By Andrew Leckey

Bad news travels fast and can dramatically alter the prospects of your stock.

The BP oil spill is the latest example of a catastrophe bringing the methods of a company and its industry into question, but it is important to consider the potential risks of every investment.

That's not to scare you off altogether as an investor, but to point out that it makes sense to diversify your holdings -- for those times when bad turns to worse.

When oil tanker Exxon Valdez ran aground 21 years ago, spilling 11 million gallons of oil into Prince William Sound and the Gulf of Alaska, massive cleanup operations, litigation and damages resulted, but the company survived.

"Exxon -- and I own ExxonMobil stock -- had a quantifiable amount of oil spilled and the technology wasn't the same as it is now," observed Ted Parrish, co-manager of the Henssler Equity Fund (HEQFX), up 21 percent over the past 12 months. "However, BP has had management turnover and several significant disasters the past few years, so there is a real issue about its risk management."

Following BP's prior explosion in Texas City and oil spill from a corroded portion of its Alaskan North Slope pipeline, the firm said it had improved safety. While it has thus far been able to line up cash to help cover its Gulf cleanup costs, it has also seen its stock price cut in half and bond prices decline. Uncertainty hangs over it and offshore drilling.

Compare that to 1982, when Johnson & Johnson swiftly recalled 31 million bottles of Extra-Strength Tylenol after seven people in the Chicago area died from cyanide-laced capsules. It offered safer replacement tablets free of charge. Bold moves were applauded, and battered stock price recovered.

"Johnson & Johnson has been in my mutual fund since the beginning and I believe investors should always look at how a company reacts in bad situations," noted Parrish. "In the original Tylenol scare, it made the right decisions by recalling its product, owning up to the problem and moving forward to fix what allowed it to happen."

But early this year Johnson & Johnson recalled 200 million bottles of Tylenol, Benedryl and other children's medicine due to a musty odor from low-level chemical contamination the company said offered low risk of serious adverse health effect.

It subsequently expanded the recall for additional packages that it said were inadvertently omitted. The Food and Drug Administration said it is considering possible criminal action due to quality lapses and reporting delays tied to the recall.

"Though it built up a vast reservoir of goodwill over the years after Tylenol, Johnson & Johnson is watching that deteriorate," said Les Funtleyder, health care specialist with Miller Tabak & Co., New York. "In health care, there can be bad outcomes with drugs and biotech and devices because mistakes and bad things do happen."

Parrish is less critical, noting that even Johnson & Johnson (JNJ) "can't be perfect every day." The stock is down 7 percent this year.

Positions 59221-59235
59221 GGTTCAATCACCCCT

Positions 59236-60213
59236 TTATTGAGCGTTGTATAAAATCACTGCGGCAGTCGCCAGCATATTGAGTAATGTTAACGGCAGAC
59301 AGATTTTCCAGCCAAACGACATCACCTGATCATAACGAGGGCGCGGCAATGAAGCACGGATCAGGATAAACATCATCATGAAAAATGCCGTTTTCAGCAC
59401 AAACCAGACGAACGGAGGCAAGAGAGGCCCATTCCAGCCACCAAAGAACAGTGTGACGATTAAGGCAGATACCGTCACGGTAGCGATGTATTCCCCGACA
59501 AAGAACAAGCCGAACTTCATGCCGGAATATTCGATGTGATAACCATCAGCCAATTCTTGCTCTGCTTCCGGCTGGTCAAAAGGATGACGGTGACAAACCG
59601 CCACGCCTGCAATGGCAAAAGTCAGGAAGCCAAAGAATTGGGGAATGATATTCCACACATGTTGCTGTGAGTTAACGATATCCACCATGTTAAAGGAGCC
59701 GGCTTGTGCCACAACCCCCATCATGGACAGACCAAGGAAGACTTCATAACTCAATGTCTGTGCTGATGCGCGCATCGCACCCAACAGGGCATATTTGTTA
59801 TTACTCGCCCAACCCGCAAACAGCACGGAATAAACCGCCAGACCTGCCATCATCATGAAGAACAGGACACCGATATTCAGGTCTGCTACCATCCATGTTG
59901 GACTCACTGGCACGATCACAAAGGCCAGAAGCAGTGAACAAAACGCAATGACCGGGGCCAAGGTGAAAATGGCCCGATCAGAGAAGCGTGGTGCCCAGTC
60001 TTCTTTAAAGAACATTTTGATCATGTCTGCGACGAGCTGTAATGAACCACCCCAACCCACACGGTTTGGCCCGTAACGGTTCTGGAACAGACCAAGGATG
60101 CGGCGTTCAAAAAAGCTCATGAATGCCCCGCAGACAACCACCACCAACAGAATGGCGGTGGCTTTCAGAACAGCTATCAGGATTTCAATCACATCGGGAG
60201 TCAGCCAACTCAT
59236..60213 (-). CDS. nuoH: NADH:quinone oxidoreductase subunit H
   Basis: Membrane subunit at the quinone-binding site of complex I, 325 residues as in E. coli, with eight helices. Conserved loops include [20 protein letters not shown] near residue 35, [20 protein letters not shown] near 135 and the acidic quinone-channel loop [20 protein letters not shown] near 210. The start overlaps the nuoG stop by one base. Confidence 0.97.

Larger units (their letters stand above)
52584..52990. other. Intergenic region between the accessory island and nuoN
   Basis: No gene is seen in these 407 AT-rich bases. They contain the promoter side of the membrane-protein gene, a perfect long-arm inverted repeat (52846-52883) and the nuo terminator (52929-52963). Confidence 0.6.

In 2004, Merck & Co. Inc. pulled popular arthritis drug Vioxx off the market after its researchers found increased risk of heart attack, stroke and death. It is winding down payments of a $4.85 billion settlement to end 50,000 patient lawsuits, and faces additional lawsuits. Merck (MRK) shares are down slightly this year.

"Merck dealt with everything head-on by taking a public-health approach, then settling the class-action lawsuit and getting things back on track," Funtleyder said. "That contrasts to the BP situation that has had a lot of conflicting information and finger-pointing and not enough 'it's our bad and we will make this right.'"

An investor should do homework on every company he invests in to determine competitive, legal and catastrophic risks, as well as financial strength.

"It is hard to say any one or two stocks or companies are immune from having problems," said Andrew Fitzpatrick, director of investments for Hinsdale Associates in Hinsdale, Ill. "Coca-Cola could have a problem with its formula and any consumer products company can have a bacteria issue impacting a cereal or other product."

You can't directly compare risks of BP versus a consumer products firm such as Procter & Gamble, said Parrish. A different kind of problem is Apple Inc. having to fix its iPhone glitch that inflated readings of cellular signal strength -- embarrassing but not devastating.

Consensus analyst rating of reduced-price BP stock is between "buy" and "hold," according to Thomson Reuters.

"BP was slow getting in front of its problem and didn't seem to be fully open," said Fitzpatrick. "It indicated it had the problem under control when the opposite was true, it didn't have a good disaster recovery set-up and no one knew when the leak would stop."

There's still considerable risk in BP due to the unknown extent of liabilities, he said, so an investor would have to take the "high-risk/high-reward" long-term view. Fitzpatrick said he'd tell clients to stay away from BP stock, but considers many oil stocks attractive because their low prices are unwarranted.

"I couldn't fathom BP not surviving because it has so much in proven and unproven reserves around the globe," concluded Parrish. "However, it made a bad bet by self-insuring one of its higher-risk wells."

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Investing - Catastrophes and Your Investment Risk | Successful Investing

© Andrew Leckey


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